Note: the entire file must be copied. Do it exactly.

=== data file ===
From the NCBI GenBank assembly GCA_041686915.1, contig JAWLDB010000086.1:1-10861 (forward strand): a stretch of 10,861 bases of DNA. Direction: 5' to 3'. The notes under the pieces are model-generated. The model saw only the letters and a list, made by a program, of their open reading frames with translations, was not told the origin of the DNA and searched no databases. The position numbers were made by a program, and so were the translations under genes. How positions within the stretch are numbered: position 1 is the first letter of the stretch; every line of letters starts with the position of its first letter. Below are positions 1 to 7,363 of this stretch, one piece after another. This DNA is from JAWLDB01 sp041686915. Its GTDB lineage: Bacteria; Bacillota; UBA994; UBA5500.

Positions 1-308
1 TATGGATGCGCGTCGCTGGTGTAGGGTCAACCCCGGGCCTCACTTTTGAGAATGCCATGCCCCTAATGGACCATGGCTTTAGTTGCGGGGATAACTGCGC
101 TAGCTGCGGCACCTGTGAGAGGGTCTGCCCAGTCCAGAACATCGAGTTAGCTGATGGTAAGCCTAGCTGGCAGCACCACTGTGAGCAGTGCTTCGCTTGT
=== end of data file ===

From the NCBI GenBank assembly GCA_041686915.1, contig JAWLDB010000086.1:1-10861 (forward strand): a stretch of 10,861 bases of DNA. Direction: 5' to 3'. The notes under the pieces are model-generated. The model saw only the letters and a list, made by a program, of their open reading frames with translations, was not told the origin of the DNA and searched no databases. The position numbers were made by a program, and so were the translations under genes. How positions within the stretch are numbered: position 1 is the first letter of the stretch; every line of letters starts with the position of its first letter. Below are positions 1 to 7,363 of this stretch, one piece after another. This DNA is from JAWLDB01 sp041686915. Its GTDB lineage: Bacteria; Bacillota; UBA994; UBA5500.

Positions 1-308
1 TATGGATGCGCGTCGCTGGTGTAGGGTCAACCCCGGGCCTCACTTTTGAGAATGCCATGCCCCTAATGGACCATGGCTTTAGTTGCGGGGATAACTGCGC
101 TAGCTGCGGCACCTGTGAGAGGGTCTGCCCAGTCCAGAACATCGAGTTAGCTGATGGTAAGCCTAGCTGGCAGCACCACTGTGAGCAGTGCTTCGCTTGT